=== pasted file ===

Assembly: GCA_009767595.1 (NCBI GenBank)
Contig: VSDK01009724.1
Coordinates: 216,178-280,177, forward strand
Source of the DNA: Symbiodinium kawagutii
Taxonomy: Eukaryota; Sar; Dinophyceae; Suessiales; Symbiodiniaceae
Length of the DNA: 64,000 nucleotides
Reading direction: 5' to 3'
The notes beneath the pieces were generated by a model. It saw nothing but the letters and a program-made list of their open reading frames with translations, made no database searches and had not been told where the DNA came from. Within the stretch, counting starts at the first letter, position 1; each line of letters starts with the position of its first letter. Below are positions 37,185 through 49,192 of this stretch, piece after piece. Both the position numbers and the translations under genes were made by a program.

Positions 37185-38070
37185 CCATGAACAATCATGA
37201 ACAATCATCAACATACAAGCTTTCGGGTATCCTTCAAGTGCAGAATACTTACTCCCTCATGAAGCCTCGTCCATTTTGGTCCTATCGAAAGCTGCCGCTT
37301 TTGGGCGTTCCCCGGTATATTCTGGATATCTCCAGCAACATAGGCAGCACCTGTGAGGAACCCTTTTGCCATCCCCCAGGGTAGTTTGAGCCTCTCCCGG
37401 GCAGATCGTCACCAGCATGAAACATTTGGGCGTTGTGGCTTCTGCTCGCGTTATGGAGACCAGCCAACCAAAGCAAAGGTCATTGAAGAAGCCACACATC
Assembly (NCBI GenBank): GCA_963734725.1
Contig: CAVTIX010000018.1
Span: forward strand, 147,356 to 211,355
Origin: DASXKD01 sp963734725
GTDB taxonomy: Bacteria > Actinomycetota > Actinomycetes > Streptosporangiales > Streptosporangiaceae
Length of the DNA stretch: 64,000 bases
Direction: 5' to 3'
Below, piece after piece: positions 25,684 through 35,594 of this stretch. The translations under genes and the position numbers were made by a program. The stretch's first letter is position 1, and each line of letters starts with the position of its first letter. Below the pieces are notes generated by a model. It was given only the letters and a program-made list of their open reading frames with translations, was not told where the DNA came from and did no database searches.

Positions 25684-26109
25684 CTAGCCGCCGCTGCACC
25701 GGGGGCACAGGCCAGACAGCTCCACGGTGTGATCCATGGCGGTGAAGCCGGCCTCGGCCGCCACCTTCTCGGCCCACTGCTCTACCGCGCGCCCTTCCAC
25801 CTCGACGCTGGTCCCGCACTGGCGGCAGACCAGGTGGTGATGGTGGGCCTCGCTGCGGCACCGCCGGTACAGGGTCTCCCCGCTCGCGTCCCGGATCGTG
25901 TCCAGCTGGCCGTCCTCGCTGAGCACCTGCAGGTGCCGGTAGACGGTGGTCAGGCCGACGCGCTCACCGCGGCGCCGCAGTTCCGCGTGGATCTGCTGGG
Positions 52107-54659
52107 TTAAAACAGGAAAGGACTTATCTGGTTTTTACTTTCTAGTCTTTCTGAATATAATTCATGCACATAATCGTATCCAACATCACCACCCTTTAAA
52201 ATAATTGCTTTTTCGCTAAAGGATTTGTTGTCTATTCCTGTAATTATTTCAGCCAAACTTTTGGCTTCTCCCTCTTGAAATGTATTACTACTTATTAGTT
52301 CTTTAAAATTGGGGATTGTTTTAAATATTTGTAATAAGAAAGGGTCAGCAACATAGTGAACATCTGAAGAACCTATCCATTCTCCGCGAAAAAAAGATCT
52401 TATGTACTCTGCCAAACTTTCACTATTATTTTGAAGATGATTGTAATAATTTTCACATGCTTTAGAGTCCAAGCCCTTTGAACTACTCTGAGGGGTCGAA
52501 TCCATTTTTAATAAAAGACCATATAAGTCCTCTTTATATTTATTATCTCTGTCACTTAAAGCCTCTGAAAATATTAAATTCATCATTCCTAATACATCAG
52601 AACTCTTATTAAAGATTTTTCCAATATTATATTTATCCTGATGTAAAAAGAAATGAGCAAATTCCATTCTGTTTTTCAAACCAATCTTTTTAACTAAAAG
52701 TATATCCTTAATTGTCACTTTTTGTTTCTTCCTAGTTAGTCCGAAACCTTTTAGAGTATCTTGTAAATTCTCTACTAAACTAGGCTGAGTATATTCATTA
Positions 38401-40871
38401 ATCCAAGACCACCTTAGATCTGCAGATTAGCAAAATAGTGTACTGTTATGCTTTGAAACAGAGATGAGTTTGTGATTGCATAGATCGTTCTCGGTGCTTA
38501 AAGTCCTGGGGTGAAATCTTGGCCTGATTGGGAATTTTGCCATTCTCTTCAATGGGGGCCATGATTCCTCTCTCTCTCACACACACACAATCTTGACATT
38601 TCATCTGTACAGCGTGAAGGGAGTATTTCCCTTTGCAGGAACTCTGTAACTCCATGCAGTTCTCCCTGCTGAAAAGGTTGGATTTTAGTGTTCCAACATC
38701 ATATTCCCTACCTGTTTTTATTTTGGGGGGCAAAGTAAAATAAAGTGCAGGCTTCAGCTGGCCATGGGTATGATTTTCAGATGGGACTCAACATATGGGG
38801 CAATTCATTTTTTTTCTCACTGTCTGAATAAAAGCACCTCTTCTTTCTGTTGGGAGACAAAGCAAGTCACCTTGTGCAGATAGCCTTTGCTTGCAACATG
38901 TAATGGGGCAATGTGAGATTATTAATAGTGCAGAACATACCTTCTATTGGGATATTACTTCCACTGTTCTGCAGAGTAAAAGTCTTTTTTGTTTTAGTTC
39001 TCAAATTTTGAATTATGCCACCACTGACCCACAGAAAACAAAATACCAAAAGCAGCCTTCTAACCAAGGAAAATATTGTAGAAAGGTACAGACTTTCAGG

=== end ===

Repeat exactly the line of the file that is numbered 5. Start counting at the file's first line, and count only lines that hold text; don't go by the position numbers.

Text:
Taxonomy: Eukaryota; Sar; Dinophyceae; Suessiales; Symbiodiniaceae